This Greek island was so much more than we actually expected. It was a pleasant surprise to discover that, although being quite popular among tourists, it has still preserved the feeling of untouched beauty, especially if you carefully choose your accommodation and stay in one of the not so popular places like we did. We booked a small house in Emporeio, which was the perfect place to have a good rest – in the mornings we could only hear the voice of the rooster and the donkey, who were melodically communicating next to our place. The evenings were so quiet, with no noise from cars, just the song of the crickets and the few cats who acted like we are on their territory and were constantly around, keeping us company while we were enjoying a dinner in the inner yard.
We arrived early in the morning from Athens, rented a car, got to the first supermarket and bought plenty of products, then went in search of our new home for the next days. The little town of Emporeio was pure magic – narrow streets where a car can barely pass, beautiful well maintained houses and friendly local people smiling at you at every corner. We couldn’t ask for more. Our house was located at the end of the village, where the access with a car was pretty difficult, which was fantastic, as there was no noise and we could enjoy the nature and the quiet village life.
We were quite exhausted from the early flight so we decided first to get a good rest and then to explore the Venetian castle, located on the hill next to our place. The maze-like fortress, which is a home to many locals, was almost empty, with just a few tourists walking around in confusion, while trying to figure out where their accommodation is. We even had the chance to attend a small wedding ceremony which was taking place when we were passing by the church. The beautiful bell ringing was echoing throughout the whole fortress.
On the next day we wanted to go to a nice beach and spend some time there. So we carefully chose one which to offer us some comfort and protection from the strong sun. Our host recommended Perissa Perivolos, which is a very long stretch of black sand beaches with plenty of umbrellas and sunbeds. We explored the area by foot, as there is a pedestrian zone right next to the beach, separating the sand from the tavernas and hotels with swimming pools. It was noisy, pricy and crowded – exactly the opposite of what we were looking for. A bit disappointed, we got back in the car and drove to a restaurant which, again, was recommended by our host – To Psaraki. Well, this was something else – the place has a playground which Reya liked a lot, the food was delicious and although the initial plan for the beach didn’t work out so well, the excellent food made our mood improve instantly.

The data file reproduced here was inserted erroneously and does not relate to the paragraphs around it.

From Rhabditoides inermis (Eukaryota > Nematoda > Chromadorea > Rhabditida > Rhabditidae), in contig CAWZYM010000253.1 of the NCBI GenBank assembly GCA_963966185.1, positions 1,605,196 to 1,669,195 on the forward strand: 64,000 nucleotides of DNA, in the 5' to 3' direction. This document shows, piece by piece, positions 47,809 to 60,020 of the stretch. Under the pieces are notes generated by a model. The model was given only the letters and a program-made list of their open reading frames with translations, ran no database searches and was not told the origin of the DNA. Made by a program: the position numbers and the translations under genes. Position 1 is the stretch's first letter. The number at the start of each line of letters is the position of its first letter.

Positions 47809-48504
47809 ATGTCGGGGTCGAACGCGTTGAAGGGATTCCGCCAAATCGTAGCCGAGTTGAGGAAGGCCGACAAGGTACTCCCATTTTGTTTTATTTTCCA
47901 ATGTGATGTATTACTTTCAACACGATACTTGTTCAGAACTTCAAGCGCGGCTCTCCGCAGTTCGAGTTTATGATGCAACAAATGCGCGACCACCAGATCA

We decided to give the beach plan a second chance and went to the White beach of Vlychada. With its tall white cliffs standing against the back of the beach, this place was incredibly beautiful. There was just one little bar and a small organized area with umbrellas next to the parking, the rest of the beach was absolutely wild and untouched. We enjoyed the rest of the day there and had dinner in the yard of the house
I wanted to see the ancient town of Akrotiri, so after we stopped at an awesome bakery we found on the road the day we arrived on the island, we continued to see the ruins. The entrance fee of 12 euros is worth paying only if you are interested in this type of things, I think that many can find this place somewhat boring, but it is very interesting to see the remains of the sophisticated multi-storey buildings and walk through the thousands-of-years-old streets.
Right next to this prehistoric settlement is located the famous Red beach, which we decided just to check from a distance, as we otherwise had to walk on a steep rocky path, carrying Reya, which at that heat didn’t seem worth it. And it was sooo crowded, that you could barely find a spot to place your towel.
Our next stop was the Lighthouse, which offered us a nice view of the caldera accompanied by some very strong wind.
For lunch we went to Argo, a restaurant located in the island’s capital of Thera, which one shouldn’t miss if on the island – this was the best food we enjoyed on a beautiful terrace overseeing the crowded little streets.